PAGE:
European bodies certifying safes must have accreditation according to ISO/IEC 17065 to carry out the certification of the specific security products they are certifying. These standards are required for management of impartiality, ensuring non-discriminatory conditions and to verify structural requirements so that results can be relied on.
11. What is the status of the A.I.S. (UK) list in the Republic of Ireland?
The Association of Insurance Surveyors (U.K.) has for many years produced a list of safes with recommended insurance ratings only displayed in pounds Sterling. The list’s stated intent was to act as an aid to the UK and Irish insurance industry.
In Ireland the list functioned for many years as the most available guide for safes that were manufactured pre-certification (1998) however, the list presents some serious problems in the E.U. when it comes to providing indicative cash ratings for safes since the introduction of European certification for a number of reasons;
- The list has many references to LPCB “certified” safes. To date (October 2016), Loss Prevention Certification Board (UK) have no accreditation to certify safes.
- The A.I.S. U.K. list gives recommended cash rating to safes that by its own admission have never been tested or assessed.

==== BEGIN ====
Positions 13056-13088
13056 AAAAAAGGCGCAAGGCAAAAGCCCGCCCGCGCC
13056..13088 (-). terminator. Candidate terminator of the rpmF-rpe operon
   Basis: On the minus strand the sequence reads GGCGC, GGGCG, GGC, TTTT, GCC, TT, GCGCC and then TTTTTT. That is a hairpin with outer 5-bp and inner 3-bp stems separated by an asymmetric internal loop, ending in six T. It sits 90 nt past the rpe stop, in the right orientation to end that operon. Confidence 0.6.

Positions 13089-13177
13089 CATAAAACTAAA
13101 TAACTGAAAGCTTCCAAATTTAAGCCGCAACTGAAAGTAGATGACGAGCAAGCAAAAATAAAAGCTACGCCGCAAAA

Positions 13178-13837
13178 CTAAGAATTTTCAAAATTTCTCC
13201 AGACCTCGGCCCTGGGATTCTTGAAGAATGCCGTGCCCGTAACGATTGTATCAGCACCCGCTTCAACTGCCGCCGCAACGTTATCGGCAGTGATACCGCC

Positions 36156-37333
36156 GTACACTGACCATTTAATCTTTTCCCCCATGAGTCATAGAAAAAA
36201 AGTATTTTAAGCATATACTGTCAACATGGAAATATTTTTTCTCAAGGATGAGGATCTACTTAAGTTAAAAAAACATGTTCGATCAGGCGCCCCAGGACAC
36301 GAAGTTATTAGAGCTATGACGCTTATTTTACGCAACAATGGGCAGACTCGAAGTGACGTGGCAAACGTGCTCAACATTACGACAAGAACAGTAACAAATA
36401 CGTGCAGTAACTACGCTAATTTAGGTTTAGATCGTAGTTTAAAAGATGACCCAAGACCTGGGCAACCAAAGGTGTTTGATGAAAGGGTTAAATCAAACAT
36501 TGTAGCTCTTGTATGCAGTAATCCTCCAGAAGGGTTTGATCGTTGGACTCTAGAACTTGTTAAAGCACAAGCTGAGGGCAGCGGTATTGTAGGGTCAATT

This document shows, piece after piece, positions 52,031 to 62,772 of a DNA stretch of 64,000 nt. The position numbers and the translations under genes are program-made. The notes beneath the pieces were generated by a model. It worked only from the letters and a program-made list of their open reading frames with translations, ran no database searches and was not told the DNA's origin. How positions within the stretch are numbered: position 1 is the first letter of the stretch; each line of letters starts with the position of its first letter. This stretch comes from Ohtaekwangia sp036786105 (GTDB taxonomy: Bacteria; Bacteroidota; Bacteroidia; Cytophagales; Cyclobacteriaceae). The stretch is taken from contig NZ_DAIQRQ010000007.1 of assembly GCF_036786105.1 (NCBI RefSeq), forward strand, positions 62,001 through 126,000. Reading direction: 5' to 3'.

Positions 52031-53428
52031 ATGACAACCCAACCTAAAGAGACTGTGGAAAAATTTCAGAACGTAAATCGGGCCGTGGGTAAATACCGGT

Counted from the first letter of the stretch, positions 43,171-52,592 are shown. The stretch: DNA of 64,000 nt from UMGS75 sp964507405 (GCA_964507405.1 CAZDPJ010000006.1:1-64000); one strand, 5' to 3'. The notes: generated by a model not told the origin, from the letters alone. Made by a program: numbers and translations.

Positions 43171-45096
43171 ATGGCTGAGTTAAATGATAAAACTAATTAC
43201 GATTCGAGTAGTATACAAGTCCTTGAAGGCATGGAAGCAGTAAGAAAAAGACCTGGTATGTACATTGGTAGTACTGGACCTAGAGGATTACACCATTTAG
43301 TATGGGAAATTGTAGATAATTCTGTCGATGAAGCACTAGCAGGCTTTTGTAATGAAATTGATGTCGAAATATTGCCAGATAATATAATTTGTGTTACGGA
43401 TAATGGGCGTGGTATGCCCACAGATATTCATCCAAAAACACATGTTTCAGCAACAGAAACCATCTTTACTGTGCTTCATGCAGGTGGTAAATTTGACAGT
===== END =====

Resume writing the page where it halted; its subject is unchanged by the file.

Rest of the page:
- The A.I.S. U.K. list in many cases lists a U.K. safe supplier as “The Manufacturer”. This of course makes it harder to identify the actual manufacturer of the certified product by name.
- The A.I.S. (UK) list currently makes no distinction between insurance cover recommendations with or without an intruder alarm fitted. This is a very important distinction that is in fact made in the Republic of Ireland and many other European countries.
12. What is the status of L.P.C.B. (UK) certified safes in the Republic of Ireland?
As of April 2016, BRE Global Limited / LPCB Testing in the U.K. has been awarded accreditation according to ISO/IEC 17025:2005 as a laboratory to test safes and cabinets.
Currently however, LPCB are not accredited to test ATM safes completely as they have no accreditation to perform solid or gas explosives tests. Deposit Systems EN1143-2 are also not within their scope.
A more important point to note is that according to UKAS, currently LPCB are still not accredited as a certification body (ISO/IEC 17065) for issuing certificates according to EN 1143-1, EN1143-2 or EN 14450. (October 2016)
13. What is the role of the P.S.A. in Irish safes ratings?